Remember those three IMIL goals for the educators/staff? They can also be applied to families at home! It is important to remember that we all have to care for ourselves. So even mom and dad should be outside running around, getting their hearts beating with their children. Additionally, families should eat wholesome, healthy meals together. Watch your sugar intake and eat loads of fruits and vegetables!
A fun example for children is when they learn something new at school that their parents are unable to teach them at home. Yoga is very popular and even preschoolers are learning some fun moves that adults wouldn’t learn at the studio. Preschool yoga is more about stretching and body control. So if your children come home from preschool and are telling you about the yoga moves they learned, try it out with them! Get up and get stretching into butterfly, frog and dog positions. You will both laugh and enjoy the exercise and time together.
Set Your Goals and Achieve Them
It’s important to remember to start with small, achievable goals as a staff or family. This will increase your chances for success and likelihood of setting another goal. Some strategies to help you achieve your goals are:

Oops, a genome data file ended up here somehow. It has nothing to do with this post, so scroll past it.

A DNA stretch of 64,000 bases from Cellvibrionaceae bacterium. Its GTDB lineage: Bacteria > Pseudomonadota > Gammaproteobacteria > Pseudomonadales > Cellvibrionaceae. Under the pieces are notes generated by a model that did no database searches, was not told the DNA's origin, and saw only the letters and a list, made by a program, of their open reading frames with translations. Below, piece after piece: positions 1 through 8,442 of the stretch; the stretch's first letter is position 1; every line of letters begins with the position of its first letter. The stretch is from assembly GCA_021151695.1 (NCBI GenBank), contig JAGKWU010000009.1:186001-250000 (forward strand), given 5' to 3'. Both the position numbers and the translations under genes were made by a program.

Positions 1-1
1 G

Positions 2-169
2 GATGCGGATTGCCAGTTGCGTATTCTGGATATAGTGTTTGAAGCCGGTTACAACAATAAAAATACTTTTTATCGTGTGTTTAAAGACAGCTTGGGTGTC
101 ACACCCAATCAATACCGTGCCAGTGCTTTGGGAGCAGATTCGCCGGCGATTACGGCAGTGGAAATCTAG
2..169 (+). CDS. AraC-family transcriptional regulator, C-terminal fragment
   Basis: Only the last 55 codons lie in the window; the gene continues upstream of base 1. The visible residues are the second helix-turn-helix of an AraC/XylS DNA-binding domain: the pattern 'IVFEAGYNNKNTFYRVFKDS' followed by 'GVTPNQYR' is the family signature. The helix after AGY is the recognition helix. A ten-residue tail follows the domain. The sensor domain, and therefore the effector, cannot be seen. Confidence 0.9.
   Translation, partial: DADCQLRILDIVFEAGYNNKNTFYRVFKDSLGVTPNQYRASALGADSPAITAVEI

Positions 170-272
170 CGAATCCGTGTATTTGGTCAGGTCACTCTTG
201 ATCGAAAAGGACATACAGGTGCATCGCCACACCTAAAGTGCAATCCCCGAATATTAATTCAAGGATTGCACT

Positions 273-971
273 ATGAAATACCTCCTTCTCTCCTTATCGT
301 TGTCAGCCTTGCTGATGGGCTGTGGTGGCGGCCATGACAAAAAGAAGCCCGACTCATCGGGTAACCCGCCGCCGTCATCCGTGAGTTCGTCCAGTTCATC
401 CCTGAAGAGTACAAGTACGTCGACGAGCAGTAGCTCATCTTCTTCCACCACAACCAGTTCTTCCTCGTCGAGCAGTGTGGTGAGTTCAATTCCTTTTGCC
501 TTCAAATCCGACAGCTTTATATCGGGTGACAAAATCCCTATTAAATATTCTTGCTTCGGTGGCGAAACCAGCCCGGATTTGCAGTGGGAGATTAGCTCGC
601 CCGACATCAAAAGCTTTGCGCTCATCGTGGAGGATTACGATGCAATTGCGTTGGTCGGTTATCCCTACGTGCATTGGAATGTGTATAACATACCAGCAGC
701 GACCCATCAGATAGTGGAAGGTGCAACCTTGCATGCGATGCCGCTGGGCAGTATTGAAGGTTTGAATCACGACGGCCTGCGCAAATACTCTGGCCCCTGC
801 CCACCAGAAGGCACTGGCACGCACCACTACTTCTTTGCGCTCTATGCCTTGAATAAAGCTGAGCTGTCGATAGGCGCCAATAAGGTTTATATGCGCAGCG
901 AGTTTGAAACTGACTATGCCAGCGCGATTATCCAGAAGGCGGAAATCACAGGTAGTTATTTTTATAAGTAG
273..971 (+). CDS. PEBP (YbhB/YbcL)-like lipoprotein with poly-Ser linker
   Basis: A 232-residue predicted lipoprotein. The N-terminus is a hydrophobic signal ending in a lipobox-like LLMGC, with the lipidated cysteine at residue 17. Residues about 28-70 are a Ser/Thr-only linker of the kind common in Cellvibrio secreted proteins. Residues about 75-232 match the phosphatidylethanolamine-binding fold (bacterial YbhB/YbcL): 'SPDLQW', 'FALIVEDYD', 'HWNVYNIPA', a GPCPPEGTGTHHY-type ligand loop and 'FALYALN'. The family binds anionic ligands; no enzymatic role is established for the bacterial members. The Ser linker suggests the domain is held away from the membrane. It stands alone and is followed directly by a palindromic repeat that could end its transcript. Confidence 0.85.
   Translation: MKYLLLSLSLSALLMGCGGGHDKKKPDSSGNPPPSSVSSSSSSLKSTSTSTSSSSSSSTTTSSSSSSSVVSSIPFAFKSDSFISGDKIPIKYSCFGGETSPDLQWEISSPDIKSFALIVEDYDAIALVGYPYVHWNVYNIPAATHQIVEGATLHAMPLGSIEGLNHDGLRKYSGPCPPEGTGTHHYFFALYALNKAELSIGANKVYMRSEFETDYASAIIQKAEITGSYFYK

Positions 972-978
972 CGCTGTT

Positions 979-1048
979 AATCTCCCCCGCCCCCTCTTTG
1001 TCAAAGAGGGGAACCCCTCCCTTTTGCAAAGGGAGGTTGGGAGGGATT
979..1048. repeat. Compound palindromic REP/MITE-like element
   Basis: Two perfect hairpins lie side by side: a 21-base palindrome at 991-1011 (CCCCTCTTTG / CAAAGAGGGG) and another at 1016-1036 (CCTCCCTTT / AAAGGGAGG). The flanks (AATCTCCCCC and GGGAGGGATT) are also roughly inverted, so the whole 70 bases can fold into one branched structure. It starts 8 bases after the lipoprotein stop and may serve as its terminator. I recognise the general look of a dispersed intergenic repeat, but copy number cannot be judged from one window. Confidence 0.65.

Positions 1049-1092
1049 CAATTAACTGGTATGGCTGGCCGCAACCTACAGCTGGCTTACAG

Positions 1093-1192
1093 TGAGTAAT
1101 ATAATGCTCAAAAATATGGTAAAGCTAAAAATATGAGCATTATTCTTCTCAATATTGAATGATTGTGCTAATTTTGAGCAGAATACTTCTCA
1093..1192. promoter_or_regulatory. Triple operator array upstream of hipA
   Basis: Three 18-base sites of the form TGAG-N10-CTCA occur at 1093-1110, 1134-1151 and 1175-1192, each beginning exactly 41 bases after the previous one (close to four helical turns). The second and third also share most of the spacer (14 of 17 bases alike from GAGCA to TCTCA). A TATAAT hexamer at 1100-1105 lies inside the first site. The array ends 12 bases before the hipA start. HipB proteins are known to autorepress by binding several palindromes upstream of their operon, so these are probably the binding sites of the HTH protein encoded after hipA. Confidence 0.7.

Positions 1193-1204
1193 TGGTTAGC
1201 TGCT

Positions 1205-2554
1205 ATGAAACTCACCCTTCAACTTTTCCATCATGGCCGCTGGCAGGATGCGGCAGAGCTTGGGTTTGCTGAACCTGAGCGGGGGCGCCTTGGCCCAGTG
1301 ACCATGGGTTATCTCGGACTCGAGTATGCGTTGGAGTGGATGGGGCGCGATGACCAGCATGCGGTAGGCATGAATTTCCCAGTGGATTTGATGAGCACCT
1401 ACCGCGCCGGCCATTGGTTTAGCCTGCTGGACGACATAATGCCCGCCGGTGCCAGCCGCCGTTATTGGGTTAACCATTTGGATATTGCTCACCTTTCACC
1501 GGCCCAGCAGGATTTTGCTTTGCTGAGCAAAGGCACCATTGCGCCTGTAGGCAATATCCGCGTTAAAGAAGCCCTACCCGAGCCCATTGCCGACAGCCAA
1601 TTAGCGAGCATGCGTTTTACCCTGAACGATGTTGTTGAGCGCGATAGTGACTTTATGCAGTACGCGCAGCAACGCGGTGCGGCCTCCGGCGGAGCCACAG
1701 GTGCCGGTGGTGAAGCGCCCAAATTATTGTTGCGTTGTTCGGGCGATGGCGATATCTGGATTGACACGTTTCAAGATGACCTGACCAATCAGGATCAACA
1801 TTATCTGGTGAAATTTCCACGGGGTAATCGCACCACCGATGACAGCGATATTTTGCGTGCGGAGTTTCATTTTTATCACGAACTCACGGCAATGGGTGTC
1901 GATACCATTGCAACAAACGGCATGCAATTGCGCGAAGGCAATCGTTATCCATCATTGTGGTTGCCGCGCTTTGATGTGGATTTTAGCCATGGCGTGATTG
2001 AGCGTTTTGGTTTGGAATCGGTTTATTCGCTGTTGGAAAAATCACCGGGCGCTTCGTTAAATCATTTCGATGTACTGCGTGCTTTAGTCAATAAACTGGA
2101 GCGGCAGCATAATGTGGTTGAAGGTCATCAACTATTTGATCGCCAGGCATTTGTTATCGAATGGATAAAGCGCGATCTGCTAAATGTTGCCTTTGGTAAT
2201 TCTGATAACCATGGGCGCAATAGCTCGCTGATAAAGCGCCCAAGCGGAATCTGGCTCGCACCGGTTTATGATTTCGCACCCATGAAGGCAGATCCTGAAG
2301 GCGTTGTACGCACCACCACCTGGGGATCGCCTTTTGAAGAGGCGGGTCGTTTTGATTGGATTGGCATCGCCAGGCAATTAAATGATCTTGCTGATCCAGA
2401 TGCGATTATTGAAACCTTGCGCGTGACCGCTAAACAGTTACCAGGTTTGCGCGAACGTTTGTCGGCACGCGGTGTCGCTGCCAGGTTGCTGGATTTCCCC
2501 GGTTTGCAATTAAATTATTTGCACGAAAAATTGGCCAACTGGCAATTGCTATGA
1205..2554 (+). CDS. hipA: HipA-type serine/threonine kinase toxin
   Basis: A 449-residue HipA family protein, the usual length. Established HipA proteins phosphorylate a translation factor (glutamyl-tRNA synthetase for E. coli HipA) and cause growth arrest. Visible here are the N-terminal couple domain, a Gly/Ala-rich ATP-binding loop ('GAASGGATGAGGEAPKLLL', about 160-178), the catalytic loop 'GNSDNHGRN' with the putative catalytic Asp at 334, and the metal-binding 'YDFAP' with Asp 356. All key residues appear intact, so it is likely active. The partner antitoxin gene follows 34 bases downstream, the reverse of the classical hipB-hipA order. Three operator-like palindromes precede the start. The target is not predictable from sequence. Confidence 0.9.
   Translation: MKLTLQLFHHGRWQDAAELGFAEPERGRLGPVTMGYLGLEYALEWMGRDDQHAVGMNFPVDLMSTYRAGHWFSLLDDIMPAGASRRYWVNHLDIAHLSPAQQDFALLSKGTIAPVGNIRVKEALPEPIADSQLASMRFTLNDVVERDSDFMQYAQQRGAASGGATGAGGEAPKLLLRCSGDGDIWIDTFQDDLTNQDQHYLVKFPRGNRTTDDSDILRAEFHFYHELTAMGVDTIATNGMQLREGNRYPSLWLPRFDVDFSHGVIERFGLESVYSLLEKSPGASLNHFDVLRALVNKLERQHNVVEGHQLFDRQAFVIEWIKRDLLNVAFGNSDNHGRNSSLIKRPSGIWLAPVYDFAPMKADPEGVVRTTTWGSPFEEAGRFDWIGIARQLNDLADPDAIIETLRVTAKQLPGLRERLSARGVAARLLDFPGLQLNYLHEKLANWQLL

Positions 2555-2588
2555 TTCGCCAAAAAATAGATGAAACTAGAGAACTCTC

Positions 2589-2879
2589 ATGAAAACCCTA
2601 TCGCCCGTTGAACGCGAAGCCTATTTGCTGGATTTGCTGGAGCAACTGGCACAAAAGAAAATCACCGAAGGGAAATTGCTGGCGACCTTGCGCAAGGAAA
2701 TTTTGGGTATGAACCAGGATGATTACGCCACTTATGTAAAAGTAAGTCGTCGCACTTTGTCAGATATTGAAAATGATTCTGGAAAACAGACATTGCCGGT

- Must be actionable
- Easy to implement
- Focus on small steps to increase likelihood of success
- Check-in on progress
- Work with staff/family to address barriers
- Celebrate successes
Where to Learn More About IMIL
If you are an educator or childcare staff member, you can request a training or more information from Choosy Kids. Choosy Kids conducts nationwide and international IMIL trainings so we can help facilitate a training in your area.
If you are a parent and want to know if your child’s teachers and staff use IMIL in their current curriculum, simply ask what they do to get the children up and moving for short bursts of physical activity every day. If they need some ideas, point them to the teacher’s section of ChoosyKids.com.
Choosy Kids would also be happy to speak directly with any parents or educators/staff about IMIL. We’d love to hear your feedback, best practices and strategies that you have implemented in the classroom and home. Contact us through various ways listed on our website, ChoosyKids.com.
Larson, N., Ward, D., Neelon, S., Story, M. What role can child-care play in obesity prevention? A review of the evidence and call for research efforts. Journal of the American Dietetic Association, 2011:111:1343-1362.
Sharma S, Dortch KS, Williams CB, et al. Nutrition-related knowledge, attitudes, and dietary behaviors among Head Start Teachers in Texas: A cross-sectional study. Journal of the Academy of Nutrition and Dietetics 2013;113(4):558-562. doi:10.1016/j
Whitaker RC, Becker BD, Herman AN, Gooze RA. The Physical and Mental Health of Head Start Staff: The Pennsylvania Head Start Staff Wellness Survey, 2012. Prev Chronic Dis 2013;10:130171. DOI
Whitaker RC, Tracy DW, Gooze RA, Becker BD, Gallagher KC, McEwen BS, Adverse childhood experiences, dispositional mindfulness, and adult health. Preventive Medicine, Volume 67, October 2014, Pages 147–153